Anna Bird, CEO at Contact, writes about her first 100 days in post while receiving cancer treatment.
I’m back at the helm at Contact this week, after a few months out undergoing treatment for breast cancer (now all clear, thankfully). I’m just as committed, passionate and excited to be here as I was on day one, just with a few more battle scars. And as I mark my return, I’m looking to find the positives from a situation that neither I nor Contact would have hoped for when I took the job.
We talk a lot about the first 100 days in leadership. A CEO’s first three months are a precious time for learning and listening. For establishing a relationship and bonds of trust with staff and trustees, and for meeting beneficiaries, funders and partners.
There is also an expectation to bank some quick wins and get going. It’s natural to want a concrete achievement to point to after the first few months, that tells a story of where you want to take the organization, indicating a change of pace, tone, priorities or direction.
For me, the 100-day milestone went out the window on day four when my cancer diagnosis was confirmed. I had to put on hold much of my induction. I had to say so many hellos and ‘bye for nows’ all in one breath. I had to rethink the timescales of strategy development. And together with my board and SMT, I had to find other ways to deliver the leadership of Contact while I dealt with a totally unexpected personal crisis.
So I can’t reel off my personal leadership quick wins. But actually, Contact can. Because of course the world didn’t stop turning when I went on sick leave. As ever, some of the best outcomes are borne out of adversity, and charities are expert in finding a way to keep the ship sailing, come hell or high water.
The senior team at Contact had no choice but to step in to fill the CEO gap. They did so brilliantly, pulling together to lead collectively and collaboratively, deepening our culture of shared accountability and empowerment. Many senior teams would pay good money to unlock the trust and solution-focused energy they have generated. I know it is a gift to be able to return to a team that is stronger, razor-focused, and already engaged in the business of sharing power across the organisation.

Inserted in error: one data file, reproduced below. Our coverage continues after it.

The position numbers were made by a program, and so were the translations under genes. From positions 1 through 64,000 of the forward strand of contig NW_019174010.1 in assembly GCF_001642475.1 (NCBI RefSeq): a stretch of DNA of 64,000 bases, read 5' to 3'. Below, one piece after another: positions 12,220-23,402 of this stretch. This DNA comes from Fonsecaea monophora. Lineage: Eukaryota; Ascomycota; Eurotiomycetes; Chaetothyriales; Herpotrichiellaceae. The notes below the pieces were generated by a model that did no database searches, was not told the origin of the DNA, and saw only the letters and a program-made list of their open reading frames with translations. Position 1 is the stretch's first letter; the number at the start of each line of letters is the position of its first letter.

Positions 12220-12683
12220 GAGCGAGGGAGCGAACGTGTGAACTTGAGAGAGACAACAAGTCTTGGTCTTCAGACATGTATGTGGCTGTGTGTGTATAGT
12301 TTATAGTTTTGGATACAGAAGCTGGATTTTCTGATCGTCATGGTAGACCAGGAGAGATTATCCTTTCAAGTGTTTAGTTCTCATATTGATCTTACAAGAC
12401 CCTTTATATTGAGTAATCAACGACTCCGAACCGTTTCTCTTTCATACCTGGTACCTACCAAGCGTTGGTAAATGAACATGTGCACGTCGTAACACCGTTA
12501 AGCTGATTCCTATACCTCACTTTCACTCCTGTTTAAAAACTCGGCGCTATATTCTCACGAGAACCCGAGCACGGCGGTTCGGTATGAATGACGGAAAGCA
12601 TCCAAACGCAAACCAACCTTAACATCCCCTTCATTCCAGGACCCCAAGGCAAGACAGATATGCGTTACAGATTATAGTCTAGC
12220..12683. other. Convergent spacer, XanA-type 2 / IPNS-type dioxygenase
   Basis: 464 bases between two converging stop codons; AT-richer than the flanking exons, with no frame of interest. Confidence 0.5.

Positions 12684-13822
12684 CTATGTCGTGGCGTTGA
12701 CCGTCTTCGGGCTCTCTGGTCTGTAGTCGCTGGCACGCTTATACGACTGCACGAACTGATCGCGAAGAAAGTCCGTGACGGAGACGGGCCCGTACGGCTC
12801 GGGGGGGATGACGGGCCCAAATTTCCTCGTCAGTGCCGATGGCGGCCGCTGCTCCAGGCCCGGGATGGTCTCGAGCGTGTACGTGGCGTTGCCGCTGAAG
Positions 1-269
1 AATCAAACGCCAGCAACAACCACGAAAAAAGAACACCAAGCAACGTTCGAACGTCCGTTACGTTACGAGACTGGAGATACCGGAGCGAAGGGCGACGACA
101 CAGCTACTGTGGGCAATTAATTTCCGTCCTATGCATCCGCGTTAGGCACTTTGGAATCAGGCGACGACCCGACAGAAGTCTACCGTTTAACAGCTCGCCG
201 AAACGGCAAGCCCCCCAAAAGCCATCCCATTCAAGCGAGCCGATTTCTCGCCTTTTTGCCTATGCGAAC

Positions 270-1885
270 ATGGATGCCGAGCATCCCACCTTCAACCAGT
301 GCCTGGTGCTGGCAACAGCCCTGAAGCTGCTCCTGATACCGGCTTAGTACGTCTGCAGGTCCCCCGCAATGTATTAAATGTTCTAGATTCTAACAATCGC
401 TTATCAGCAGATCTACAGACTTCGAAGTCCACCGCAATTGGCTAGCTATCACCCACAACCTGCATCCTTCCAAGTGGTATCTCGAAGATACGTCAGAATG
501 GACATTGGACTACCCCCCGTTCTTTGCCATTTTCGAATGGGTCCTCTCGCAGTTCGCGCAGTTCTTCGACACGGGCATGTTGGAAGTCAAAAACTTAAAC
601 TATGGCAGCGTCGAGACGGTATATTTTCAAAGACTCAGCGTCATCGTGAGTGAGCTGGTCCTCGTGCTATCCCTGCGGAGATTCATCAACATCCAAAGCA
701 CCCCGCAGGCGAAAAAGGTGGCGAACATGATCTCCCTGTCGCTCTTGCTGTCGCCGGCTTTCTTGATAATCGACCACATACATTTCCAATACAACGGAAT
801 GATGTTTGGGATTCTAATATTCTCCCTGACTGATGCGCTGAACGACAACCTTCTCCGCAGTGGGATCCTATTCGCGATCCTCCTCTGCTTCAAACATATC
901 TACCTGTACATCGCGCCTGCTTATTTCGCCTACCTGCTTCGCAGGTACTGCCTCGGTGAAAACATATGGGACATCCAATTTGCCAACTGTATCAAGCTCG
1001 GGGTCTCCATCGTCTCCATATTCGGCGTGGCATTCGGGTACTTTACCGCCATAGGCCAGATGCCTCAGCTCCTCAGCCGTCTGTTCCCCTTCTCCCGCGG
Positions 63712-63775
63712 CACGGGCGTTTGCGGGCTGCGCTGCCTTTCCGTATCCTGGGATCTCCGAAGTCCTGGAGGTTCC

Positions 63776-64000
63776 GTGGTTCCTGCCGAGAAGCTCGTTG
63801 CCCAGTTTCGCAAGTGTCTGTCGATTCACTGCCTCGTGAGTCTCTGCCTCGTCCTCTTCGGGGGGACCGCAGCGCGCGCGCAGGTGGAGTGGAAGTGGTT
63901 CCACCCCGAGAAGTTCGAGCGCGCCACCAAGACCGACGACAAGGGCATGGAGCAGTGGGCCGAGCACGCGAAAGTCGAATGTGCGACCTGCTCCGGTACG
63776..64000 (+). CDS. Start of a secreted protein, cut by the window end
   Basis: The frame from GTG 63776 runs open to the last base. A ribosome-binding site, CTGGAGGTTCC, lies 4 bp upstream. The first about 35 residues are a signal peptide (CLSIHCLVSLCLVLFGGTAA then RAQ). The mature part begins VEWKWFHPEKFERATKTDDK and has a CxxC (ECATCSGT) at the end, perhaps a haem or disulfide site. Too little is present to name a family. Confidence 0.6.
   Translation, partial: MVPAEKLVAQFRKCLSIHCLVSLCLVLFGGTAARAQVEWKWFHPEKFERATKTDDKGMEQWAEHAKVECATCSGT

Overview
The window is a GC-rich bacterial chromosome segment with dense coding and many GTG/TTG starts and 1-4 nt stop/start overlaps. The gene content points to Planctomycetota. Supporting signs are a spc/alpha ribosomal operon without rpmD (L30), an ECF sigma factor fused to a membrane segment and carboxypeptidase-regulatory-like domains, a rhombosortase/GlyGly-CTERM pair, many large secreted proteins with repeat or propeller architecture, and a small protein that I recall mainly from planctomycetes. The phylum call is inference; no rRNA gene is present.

My absence also meant a change to our strategy timelines. Again, what originally felt like a setback rapidly has delivered new opportunities. The impossibility of a quick, linear, top-down business-planning process has enabled the organisation to do something more meaningful. The revised process has given more space to parents to be equal partners in the strategy development process, and more time allocated to discovery and evidence gathering. What we may have lost in pace, we will have gained ten times over in depth, insight and shared ownership.
And me personally? I’ve been reminded, through my experience as a cancer patient, of just how special the voluntary sector is.
Over the past three months, I suddenly found myself on the receiving end of the system, vulnerable in a way I have never been before. And while it is the amazing care I received from the NHS that means I’ve survived cancer, it is the support I drew on from three charities – Maggie’s, Macmillan and Breast Cancer Now – that made me me again once the treatment was over. I drew on their information, advice and face to face support to help me figure out how to put myself back together as a mum, a partner, and now CEO.
Where life’s challenges can make us feel small and powerless, and underfunded state support can often feel impersonal and process-driven, great charity support can make people feel whole. Listened to, valued, respected – not just the sum of our needs or problems, but the centre of our own world, with relationships and responsibilities, hopes and dreams. It is charities who know the value of family life, meaningful occupation, wellbeing, a decent standard of living, a place to call home. It is charities who really see us.
In a world where state support and charity funding is under ever greater threat, and demand for services is growing day by day, I’m reminded that as charity leaders, our real purpose is not to lead teams or write business plans. It is to hold the line in advocating the value of care. Not the transactional business of personal support, but the deep, complex business of listening, understanding and respecting what matters to people and putting them at the centre of their lives once more. And that, as I return to the day job, is what I can’t wait to do.